The Titan’s Curse
“The most dangerous flaws are those which are good in moderation,“ she said. "Evil is easy to fight. Lack of wisdom… that is very hard indeed.” -
The Titan’s Curse
"You might as well ask an artist to explain his art, or ask a poet to explain his poem. It defeats the purpose. The meaning is only clear through the search.” -
The Titan’s Curse
“Be careful of love. It’ll twist your brain around and leave you thinking up is down and right is wrong.” -The Battle Of Labyrinth
“People are more difficult to work with than machines. And when you break a person, he can’t be fixed.” -The Battle Of Labyrinth
“Getting something and having the wits to use it…those are two different things.” -The Battle Of Labyrinth
“But remember, boy, that a kind act can sometimes be as powerful as a sword.” -The Battle Of Labyrinth
“You must carry on my spirit. It can no longer be carried by a god. It must be taken up by all of you. “-The Battle Of Labyrinth
“Don’t judge someone until you’ve stood at his forge and worked with his hammer, eh?” -The Battle Of Labyrinth
“I was glad to be with her, but it also kind of hurt, and it hurt when I wasn’t with her, too.” -The Battle Of Labyrinth
“Remake the wild, a little at a time, each in your own corner of the world. You cannot wait for anyone else, even a god, to do that for you.” -The Battle Of Labyrinth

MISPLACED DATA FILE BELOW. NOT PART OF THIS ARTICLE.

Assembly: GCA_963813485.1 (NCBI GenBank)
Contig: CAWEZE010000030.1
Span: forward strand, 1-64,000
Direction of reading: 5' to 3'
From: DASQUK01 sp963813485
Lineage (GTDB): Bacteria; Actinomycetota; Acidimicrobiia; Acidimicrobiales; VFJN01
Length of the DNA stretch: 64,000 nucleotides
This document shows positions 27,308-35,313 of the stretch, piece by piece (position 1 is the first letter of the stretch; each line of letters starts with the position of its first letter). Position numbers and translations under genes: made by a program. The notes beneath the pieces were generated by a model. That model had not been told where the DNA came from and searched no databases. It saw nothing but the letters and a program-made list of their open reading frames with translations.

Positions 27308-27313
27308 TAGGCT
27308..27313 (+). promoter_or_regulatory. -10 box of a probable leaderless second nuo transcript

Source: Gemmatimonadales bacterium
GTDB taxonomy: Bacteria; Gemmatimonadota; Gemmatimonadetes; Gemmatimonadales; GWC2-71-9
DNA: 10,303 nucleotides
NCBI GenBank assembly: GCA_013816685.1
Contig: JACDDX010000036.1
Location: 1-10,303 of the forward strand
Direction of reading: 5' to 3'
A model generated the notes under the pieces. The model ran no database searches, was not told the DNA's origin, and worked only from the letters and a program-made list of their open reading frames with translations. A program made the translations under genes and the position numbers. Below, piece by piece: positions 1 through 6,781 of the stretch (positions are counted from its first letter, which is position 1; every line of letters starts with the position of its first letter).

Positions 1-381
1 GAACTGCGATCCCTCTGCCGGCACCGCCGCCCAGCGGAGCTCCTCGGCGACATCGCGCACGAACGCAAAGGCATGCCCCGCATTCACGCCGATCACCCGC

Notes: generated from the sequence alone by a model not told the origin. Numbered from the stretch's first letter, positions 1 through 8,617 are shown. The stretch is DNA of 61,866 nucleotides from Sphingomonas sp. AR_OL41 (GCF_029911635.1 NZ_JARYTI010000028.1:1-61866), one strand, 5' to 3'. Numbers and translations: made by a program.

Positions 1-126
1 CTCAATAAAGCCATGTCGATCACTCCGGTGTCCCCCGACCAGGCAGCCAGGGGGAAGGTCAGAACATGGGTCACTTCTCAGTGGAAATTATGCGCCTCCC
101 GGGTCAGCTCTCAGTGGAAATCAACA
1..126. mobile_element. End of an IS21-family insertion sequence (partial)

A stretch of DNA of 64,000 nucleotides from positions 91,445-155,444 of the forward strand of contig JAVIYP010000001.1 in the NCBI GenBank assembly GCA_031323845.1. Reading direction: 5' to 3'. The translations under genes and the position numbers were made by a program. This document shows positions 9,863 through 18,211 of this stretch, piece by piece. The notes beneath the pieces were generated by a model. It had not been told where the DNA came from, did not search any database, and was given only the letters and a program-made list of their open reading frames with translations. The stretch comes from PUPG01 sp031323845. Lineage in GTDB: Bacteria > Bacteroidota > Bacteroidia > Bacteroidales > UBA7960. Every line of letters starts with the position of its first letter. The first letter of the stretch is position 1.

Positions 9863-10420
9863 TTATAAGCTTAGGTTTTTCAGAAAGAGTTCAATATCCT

“Genius does not excuse evil.” -The Battle Of Labyrinth
"But… I’m just… I mean, I’m just me.” “That is enough,” -The Battle Of Labyrinth
“A good artist must be good at many things.” -The Battle Of Labyrinth
“They said I would never amount to anything. Look at me now. Sometimes small things can become very large indeed.” -The Battle Of Labyrinth
“Maybe that’s why monsters fade. Maybe it’s not about what the mortals believe. Maybe it’s because you give up on yourself.” -The Battle Of Labyrinth
“It’s hard to enjoy practical jokes when your whole life feels like one.” -The Last Olympian
“Sometimes the hardest power to master is the power of yielding.” -The Lat Olympian
“No hero is above fear .”-The Last Olympian
"I am here because when all else fails, when all the other mighty gods have gone off to war, I am all that’s left. Home. Hearth. I am the last Olympian” -The Last Olympian
“Because Hope survives best at the Hearth.” -The Last Olympian
“Patterns repeat themselves in history” -The Last Olympian
“You must forge your own path for it to mean anything.” -The Lost Hero
“But beauty is about finding the right fit, the most natural fit, To be perfect, you have to feel perfect about yourself — avoid trying to be something you’re not. For a goddess, that’s especially hard. We can change so easily.
“-The Lost Hero
“Don’t stay in one place too long. It was the only way to stay ahead of the sadness.” -The Lost Hero
“My point is that love is the most powerful motivator in the world. It spurs mortals to greatness. Their noblest, bravest acts are done for love.” -The Lost Hero
“Nothing lasts forever, not even the best machines. And everything can be reused.
“-The Lost Hero
“Humor was a good way to hide the pain.” -The Lost Hero
“He was the class clown, the court jester, because he’d learn early that if you cracked jokes and pretended you weren’t scared, you usually didn’t get beat up. Even the baddest gangster kids would tolerate you, keep you around for laughs.”-The Lost Hero
“Maybe people with special gifts show up when bad things are happening because that’s when they’re needed most.” -The Lost Hero
“Life is only precious because it ends, kid.” -The Son Of Neptune
What mattered was listening. You didn’t need to say you were sorry. The only thing that helped was moving on—moving forward.” -The Son Of Neptune
“A real man’s weapon is his mind.” -The Son Of Neptune